African America’s May Jobs Report – 7.5%


Overall Unemployment: 4.3% (4.4%)

African America Unemployment: 7.5% (7.9%)

Latino America Unemployment: 5.2% (5.2%)

European America Unemployment: 3.7% (3.8%)

Asian America Unemployment: 3.6% (3.2%)

Previous month in parentheses.

Analysis: Overall unemployment dropped by 10 basis points to a 16 year low. African America dropped by 40 basis points, the largest drop among all groups. Asian America saw a 40 basis point increase, but remains lowest among all groups. European and Latino America had negligible change.

African American Male Unemployment: 6.5% (7.3%)

African American Female Unemployment: 7.0% (6.9%)

African American Teenage Unemployment: 27.3% (29.3%)

African American Male Participation: 67.5% (68.3%)

African American Female Participation: 62.9% (62.7%)

African American Teenage Participation: 31.3% (30.8%)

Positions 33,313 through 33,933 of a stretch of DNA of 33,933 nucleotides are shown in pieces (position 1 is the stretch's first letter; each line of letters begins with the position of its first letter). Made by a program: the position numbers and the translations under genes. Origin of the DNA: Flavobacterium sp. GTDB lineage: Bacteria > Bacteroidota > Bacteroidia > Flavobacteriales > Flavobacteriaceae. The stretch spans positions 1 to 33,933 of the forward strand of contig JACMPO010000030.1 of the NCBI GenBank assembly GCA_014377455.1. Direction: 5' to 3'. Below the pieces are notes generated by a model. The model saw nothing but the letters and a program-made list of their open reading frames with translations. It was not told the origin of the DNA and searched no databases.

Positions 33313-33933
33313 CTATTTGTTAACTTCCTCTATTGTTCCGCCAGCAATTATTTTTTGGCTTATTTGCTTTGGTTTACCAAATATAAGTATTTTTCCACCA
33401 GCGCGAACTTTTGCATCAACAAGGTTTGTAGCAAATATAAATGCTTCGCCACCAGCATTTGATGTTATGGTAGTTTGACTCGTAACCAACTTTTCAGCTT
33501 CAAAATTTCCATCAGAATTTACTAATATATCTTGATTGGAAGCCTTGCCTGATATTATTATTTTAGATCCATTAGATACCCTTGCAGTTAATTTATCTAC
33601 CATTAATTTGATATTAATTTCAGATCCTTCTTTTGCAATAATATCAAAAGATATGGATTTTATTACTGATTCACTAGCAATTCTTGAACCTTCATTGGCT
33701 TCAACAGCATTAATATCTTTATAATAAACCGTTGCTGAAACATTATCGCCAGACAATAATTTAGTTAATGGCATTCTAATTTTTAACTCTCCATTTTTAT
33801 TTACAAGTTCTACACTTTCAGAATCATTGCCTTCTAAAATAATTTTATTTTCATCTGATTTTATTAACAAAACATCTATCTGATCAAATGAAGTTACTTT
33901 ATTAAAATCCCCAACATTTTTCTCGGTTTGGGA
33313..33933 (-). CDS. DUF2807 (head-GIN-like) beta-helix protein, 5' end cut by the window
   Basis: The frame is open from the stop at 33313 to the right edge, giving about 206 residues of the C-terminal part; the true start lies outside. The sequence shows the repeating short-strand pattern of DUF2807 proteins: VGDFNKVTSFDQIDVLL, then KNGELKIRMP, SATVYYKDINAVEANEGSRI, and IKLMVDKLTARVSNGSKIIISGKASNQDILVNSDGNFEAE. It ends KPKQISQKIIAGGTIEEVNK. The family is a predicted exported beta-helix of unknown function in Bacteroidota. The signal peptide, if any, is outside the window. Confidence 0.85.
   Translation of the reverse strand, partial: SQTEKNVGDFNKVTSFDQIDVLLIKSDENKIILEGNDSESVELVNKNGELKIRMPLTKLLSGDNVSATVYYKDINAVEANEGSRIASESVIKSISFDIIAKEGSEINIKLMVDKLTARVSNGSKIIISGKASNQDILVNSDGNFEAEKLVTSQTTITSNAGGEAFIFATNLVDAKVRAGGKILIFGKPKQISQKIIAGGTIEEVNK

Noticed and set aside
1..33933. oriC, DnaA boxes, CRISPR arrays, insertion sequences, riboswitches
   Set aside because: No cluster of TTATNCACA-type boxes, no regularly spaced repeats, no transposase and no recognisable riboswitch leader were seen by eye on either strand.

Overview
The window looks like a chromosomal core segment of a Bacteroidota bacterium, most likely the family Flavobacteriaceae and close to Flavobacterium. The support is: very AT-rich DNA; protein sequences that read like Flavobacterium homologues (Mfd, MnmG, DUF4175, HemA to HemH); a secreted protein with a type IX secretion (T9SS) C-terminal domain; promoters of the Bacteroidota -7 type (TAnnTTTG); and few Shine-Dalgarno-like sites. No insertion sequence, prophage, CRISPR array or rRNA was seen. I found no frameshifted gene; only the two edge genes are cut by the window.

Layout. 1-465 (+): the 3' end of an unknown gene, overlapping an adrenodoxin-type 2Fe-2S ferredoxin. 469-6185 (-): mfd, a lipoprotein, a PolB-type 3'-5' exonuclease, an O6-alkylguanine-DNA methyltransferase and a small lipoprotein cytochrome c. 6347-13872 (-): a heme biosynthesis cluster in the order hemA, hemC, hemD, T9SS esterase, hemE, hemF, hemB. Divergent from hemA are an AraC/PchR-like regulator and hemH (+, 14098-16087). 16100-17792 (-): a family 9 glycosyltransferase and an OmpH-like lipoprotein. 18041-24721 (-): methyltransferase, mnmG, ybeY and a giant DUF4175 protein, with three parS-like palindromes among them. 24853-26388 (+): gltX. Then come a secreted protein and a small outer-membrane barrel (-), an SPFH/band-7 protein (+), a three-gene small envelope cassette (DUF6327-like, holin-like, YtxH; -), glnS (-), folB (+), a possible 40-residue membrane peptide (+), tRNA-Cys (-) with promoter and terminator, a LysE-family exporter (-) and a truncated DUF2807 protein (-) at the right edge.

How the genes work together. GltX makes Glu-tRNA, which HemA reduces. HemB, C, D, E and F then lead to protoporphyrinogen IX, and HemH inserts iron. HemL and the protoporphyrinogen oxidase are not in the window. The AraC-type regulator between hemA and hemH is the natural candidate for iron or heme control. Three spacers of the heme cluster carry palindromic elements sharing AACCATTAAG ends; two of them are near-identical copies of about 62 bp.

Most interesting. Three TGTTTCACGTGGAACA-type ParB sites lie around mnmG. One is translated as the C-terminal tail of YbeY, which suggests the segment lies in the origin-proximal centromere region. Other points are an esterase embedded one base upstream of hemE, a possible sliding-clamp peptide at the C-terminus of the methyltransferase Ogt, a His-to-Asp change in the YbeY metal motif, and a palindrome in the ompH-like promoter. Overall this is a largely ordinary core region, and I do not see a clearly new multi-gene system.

Analysis: African American Males had a 80 basis point drop in their unemployment and participation rate. This after three months straight of participation rate growth. African American Females had a slight uptick in unemployment and participation rates. Their participation rate has been virtually unchanged for the past five months. African American Teenagers had a 200 basis point decrease in unemployment rate and 30 basis point increase in their participation as they post a five month high in jobs.

African American Male-Female Job Gap: 1 038 000 jobs (974 000 jobs)

CONCLUSION: The overall economy added 138 000 jobs in May. This is versus an expected 185 000 by surveyed economists. African America saw an increase of 46 000 jobs, but quite a pullback after over 100 000 jobs in April. Despite strong numbers, many can not help but feel apprehensive about the economy’s sluggishness. An expected rate hike in June is still on the table, but it is less certain after two months straight of missed expectations. African America continues to push forward under the Trump administration with its highest employed numbers seeing an increase every month thus far. We know the economy is overdue for a recession, but it is by no means overheated leaving most economist in unfamiliar territory of just what happens going forward.

African America currently needs 717 000 jobs to match America’s unemployment rate. A increase of 4 000 from April.

 

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